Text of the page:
COLUMN: Trayvon Martin and why you should care

Joanna Williams

A few weeks ago, I went to Walmart with a friend to pick up a new cell phone ordered. If I had the phone shipped to the store, I would receive free shipping as opposed to paying $11 to get it sent to my dorm. Being the cheap person I am, I decided to have it sent to the store. The phone came in a huge box, which the store worker said I had to keep with me to leave the store.

My friend and I were talking as we walked out of the first of two doors when an older white lady stopped me before we could leave the store. She was the “receipt police,” as they say. She told me the alarm had gone off when I walked through the door and she needed to see my receipt. I looked around and said I didn’t hear an alarm go off, but she said she needed to see my receipt. After showing it to her, she said that she needed to get it “marked off” and went away to make sure the receipt was legitimate. After she found out the receipt was OK, she let me go. I didn’t know how to describe my feelings of being racially profiled because I had a box with me as I left a store, but I know stories like this one are far too common.

I bring this story up because it is just a small one in the book of where race and those who believe they are above a race meet. Last month in Florida, George Zimmerman killed 17-year old Trayvon Martin as he was walking back from the store. Zimmerman is a man who dubbed himself “the neighborhood watch captain.” Martin was shot to death, and Zimmerman was arrested only to be released a few hours later. He claimed self-defense, although he was following Martin in a car, and the only thing Martin had on him was Skittles and tea.

I’ve written about race in this column before and proposed that one of the ways we could prevent detrimental stereotypes is to have a conversation and learn about people whose backgrounds come from my own. But for this one, I’m not sure what to propose, or even if this column can come to a cushy conclusion.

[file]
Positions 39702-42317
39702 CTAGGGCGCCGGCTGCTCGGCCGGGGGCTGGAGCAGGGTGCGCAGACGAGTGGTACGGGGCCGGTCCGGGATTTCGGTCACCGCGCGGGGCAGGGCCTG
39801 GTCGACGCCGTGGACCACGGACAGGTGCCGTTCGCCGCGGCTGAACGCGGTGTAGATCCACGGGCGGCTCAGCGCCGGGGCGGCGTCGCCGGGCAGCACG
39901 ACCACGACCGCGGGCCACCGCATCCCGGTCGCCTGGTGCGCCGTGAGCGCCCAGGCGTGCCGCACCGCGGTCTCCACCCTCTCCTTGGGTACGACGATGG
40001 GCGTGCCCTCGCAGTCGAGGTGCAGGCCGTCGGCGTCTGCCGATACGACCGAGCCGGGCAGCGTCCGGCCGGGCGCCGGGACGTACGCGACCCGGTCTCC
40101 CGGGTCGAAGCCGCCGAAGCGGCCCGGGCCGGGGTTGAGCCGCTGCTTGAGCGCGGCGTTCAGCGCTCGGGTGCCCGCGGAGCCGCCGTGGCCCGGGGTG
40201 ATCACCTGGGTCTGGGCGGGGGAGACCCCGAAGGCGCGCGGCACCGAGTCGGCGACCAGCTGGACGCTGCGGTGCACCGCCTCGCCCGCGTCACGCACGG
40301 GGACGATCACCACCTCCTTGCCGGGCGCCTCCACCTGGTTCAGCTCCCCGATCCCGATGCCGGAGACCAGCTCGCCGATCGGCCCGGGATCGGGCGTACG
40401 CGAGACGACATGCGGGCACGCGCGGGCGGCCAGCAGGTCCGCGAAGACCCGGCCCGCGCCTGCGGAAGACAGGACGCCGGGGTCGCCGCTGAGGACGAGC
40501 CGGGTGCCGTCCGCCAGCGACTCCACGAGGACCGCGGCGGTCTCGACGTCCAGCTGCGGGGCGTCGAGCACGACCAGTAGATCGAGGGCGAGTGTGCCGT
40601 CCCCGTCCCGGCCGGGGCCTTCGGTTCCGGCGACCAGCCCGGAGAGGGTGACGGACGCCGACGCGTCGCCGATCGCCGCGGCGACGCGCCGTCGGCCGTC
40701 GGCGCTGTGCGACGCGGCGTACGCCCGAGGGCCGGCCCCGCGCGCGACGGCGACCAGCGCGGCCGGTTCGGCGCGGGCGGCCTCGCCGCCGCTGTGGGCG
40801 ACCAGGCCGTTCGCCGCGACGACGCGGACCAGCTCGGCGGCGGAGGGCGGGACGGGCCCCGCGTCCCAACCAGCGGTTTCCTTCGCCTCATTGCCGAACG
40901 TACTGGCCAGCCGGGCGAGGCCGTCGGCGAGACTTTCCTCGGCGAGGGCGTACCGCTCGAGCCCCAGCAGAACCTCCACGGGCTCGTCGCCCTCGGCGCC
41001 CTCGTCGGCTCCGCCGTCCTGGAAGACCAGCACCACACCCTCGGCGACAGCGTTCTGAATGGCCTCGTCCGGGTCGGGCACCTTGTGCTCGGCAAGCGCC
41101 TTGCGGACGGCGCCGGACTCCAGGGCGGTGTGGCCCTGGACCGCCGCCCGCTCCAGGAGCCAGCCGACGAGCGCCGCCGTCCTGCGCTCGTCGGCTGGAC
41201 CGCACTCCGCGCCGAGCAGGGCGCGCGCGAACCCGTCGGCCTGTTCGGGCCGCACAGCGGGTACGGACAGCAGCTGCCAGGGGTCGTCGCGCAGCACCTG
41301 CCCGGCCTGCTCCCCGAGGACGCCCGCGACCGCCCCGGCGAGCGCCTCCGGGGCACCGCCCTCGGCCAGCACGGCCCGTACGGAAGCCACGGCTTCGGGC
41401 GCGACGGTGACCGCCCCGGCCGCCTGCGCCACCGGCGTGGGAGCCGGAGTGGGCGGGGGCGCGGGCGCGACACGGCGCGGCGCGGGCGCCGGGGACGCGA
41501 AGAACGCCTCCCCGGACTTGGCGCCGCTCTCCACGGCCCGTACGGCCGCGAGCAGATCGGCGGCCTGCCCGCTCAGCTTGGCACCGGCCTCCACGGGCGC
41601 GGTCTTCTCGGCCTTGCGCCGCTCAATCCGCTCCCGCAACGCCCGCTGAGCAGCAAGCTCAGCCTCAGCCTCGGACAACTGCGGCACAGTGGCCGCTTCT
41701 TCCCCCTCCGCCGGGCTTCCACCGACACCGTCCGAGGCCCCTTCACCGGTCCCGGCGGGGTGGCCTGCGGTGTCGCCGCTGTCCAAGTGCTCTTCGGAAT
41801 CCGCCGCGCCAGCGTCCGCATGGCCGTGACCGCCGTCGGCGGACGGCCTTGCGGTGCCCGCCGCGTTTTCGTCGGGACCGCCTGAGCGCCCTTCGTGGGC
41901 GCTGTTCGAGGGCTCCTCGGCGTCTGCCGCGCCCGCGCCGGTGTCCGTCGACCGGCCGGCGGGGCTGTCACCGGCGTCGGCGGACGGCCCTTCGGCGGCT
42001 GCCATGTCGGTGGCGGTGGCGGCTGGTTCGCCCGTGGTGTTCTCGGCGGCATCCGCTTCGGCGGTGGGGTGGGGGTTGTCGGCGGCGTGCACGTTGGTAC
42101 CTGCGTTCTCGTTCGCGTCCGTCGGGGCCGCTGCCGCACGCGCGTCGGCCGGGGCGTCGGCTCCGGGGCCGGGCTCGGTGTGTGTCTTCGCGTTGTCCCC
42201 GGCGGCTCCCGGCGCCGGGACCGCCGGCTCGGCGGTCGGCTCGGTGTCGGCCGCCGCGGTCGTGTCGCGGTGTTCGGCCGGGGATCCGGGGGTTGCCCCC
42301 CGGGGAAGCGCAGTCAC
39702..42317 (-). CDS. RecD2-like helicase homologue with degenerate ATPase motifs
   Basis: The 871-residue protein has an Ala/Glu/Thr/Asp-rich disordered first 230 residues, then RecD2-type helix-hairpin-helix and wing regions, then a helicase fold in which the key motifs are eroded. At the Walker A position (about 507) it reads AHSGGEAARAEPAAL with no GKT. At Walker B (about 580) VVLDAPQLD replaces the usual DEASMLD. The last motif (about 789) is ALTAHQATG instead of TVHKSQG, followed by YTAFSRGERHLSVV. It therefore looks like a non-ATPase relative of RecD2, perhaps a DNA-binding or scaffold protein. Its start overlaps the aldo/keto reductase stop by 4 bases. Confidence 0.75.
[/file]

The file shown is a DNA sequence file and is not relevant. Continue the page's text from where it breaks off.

The fact of the matter is that Martin is one of many black people who have been murdered, incarcerated and pulled over by those who think black people are below them, and nothing has been able to stop it. And that makes me really angry.

It makes me angry that if the roles were reversed, Martin would still be locked up and probably facing life in prison.

It makes me angry that it took nearly a month before major news outlets picked up this story.

It makes me angry that I can still bring this up in conversation and no one knows who he is or what I am talking about.

And it infuriates me that people don’t understand, or refuse to understand, that Martin was killed because he was black and for that reason alone. For any white person who doesn’t know, allow for me to say that nothing has changed. Racism has simply become more covert, and it always takes a tragedy to open the eyes of the struggles of many.

Look at Sean Bell, who was shot the morning before his wedding in 2006, or Troy Davis, who was executed last year with many believing there wasn’t sufficient evidence, or Emmett Till, whose 1955 murder could have easily happened in 2012.

And if you choose to ignore this or think you’re not the reason for this, you are part of the problem. You may be reading this thinking, “How does the murder of a black kid in Florida affect you?” Or you may be thinking this isn’t directed toward you because you’re not racist. Or maybe you simply don’t care because it all makes you feel uncomfortable.

But the truth is that tragedies like this transcend your own personal uncomfortableness. Martin was killed because he was black, but for murders like this to stop, we must realize we all share a common humanity, and because of this, we can’t continue to let this happen.

Will Martin be the last innocent black person killed just because of his skin color? As much as it hurts, the answer is no. But Martin’s mother said, “Our son is your son.” That means we have a duty to stop things like this from continuing to happen.